Mara mine finances villagers schemes

At last many years of misunderstandings, local councillors have said that the North Mara Gold Mine is now implementing the agreements it entered into with communities in the vicinity of the mine.

The agreements were tailored to transform the lives of local people living in villages located near the mine which is presently run by African Barrick Gold (ABG). “They are doing very well in education and health sectors.

“For example, the mine has done a wonderful job in rehabilitating Sungusungu health centre and setting up modern premises at Ingwe Secondary School, ” Ms Mwajuma Issa, a special seat councillor from Nyamongo (CCM) said.

She had just come out of a short full council meeting that sat to discuss development issues in the gold rich district recently. Mr Wilson Mangule, the councilor for Kemambo ward (Chadema) cited drilling of boreholes designed to supply clean water to the villages as one of the impressing indicators.

“On water side they have done very well and they have even drilled boreholes in some of my villages”, Mr Mangule said but urged the mine to do more. In the past it was rare or almost impossible for local leaders to comment on anything positive regardless of the operation of the mine whose production commenced officially in 2002.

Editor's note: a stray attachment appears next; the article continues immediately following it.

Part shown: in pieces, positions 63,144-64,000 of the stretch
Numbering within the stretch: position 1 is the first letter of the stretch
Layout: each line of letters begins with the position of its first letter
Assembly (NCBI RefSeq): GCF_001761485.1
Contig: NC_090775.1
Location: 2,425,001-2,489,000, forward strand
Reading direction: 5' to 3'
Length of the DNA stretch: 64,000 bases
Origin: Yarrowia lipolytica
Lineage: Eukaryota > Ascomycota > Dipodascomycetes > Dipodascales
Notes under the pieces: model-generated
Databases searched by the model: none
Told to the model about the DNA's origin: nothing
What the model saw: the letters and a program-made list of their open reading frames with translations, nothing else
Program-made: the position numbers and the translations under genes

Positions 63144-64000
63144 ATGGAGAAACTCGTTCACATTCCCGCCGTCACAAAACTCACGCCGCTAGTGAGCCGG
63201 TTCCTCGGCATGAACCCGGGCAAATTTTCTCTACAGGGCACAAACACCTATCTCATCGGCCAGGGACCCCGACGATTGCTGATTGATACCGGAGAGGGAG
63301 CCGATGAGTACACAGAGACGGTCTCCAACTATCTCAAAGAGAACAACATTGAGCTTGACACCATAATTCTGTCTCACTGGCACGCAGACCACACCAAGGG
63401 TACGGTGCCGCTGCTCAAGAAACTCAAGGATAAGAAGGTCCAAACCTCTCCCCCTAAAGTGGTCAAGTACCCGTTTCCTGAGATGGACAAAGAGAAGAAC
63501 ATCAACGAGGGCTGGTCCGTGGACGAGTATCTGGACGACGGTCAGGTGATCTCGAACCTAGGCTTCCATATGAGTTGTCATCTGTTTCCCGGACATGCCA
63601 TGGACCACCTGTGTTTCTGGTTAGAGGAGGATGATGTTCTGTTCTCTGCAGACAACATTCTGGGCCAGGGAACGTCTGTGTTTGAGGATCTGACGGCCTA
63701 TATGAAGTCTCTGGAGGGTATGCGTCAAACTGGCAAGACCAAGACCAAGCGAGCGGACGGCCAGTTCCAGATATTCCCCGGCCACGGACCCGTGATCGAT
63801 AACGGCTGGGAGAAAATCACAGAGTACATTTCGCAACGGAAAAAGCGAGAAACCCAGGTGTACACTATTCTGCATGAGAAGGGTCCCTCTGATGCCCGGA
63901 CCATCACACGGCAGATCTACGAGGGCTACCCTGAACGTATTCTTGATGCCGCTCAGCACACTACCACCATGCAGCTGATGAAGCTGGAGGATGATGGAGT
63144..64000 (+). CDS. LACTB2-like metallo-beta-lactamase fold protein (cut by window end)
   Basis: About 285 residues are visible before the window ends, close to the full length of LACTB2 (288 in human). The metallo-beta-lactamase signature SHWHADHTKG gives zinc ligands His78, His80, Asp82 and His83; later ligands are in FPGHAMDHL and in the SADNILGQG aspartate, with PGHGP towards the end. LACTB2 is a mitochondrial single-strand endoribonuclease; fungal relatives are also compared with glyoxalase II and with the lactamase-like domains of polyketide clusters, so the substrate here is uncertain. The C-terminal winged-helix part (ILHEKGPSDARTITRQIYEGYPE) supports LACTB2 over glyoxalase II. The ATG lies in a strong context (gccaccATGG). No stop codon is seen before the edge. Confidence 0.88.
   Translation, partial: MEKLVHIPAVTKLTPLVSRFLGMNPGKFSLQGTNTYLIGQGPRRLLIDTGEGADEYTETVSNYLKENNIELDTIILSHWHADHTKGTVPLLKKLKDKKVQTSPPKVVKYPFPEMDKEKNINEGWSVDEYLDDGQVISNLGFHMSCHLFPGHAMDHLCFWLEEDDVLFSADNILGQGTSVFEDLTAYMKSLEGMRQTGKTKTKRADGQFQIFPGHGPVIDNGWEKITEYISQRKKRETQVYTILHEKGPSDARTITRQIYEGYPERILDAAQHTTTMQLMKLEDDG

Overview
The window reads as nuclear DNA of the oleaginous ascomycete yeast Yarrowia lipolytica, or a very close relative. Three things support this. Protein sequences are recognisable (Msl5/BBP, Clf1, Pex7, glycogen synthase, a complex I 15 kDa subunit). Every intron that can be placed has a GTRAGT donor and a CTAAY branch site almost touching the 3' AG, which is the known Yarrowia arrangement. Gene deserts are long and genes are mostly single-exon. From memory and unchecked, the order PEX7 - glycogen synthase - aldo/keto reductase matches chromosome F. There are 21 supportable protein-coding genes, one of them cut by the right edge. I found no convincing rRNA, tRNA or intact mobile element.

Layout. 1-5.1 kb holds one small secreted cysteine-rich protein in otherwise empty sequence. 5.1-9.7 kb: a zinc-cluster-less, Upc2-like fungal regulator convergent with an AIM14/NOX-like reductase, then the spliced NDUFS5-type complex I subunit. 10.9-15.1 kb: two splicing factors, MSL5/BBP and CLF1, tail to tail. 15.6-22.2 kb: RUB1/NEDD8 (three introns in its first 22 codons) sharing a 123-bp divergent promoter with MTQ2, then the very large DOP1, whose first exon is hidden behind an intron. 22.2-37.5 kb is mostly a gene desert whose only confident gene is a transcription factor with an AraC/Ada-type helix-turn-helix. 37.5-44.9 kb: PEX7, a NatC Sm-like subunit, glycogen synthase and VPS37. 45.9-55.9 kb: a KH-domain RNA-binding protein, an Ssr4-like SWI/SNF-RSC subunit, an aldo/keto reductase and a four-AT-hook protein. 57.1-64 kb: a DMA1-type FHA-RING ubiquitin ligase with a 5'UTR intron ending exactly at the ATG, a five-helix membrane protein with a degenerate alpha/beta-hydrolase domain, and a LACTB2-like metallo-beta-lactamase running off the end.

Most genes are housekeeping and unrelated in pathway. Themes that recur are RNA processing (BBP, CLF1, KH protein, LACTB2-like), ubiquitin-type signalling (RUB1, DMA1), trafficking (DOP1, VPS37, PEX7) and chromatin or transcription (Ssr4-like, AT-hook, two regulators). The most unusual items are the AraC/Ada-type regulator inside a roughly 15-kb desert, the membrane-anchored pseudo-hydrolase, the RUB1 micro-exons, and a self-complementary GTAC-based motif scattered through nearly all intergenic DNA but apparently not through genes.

In 2011 the mining company signed a deal dubbed “Village Benefits Implementation Agreements (VBIA)” with several villages in order to implement agreements that were not honoured by previous companies.

Implementation of the deal has witnessed the miners pouring in billions of shillings to support local development initiatives with provision of social services in areas of education, health, water, rural roads getting top priority.

The company now says it will spend around 13 million US dollars to implement the three – year deal which is also anticipated to enhance relations between the mine and the local people.

The civic leaders urged the mining company to speed up implementation of the agreements in some villages that are yet to be reached. “Like implementation of electricity at Kerende Village which was supposed to start in June but it is yet to start and we have not even seen any poles,” Mr Mangule said.

Similarly, Ms Issa said some areas around the mine are still experiencing critical shortages of water and called for immediate solutions. Efforts by the mine to distribute hundreds of litres of water to the neighbouring villages by using trucks as temporary measure meant to ease water blues does not seem to meet the demand, according to the councillors.

“There is a need to increase distribution stations as well as extending distribution hours “, Mr Mangule observed.
Source: Daily News,reported by Mugini Jacob, from Mara, Tanzania


 
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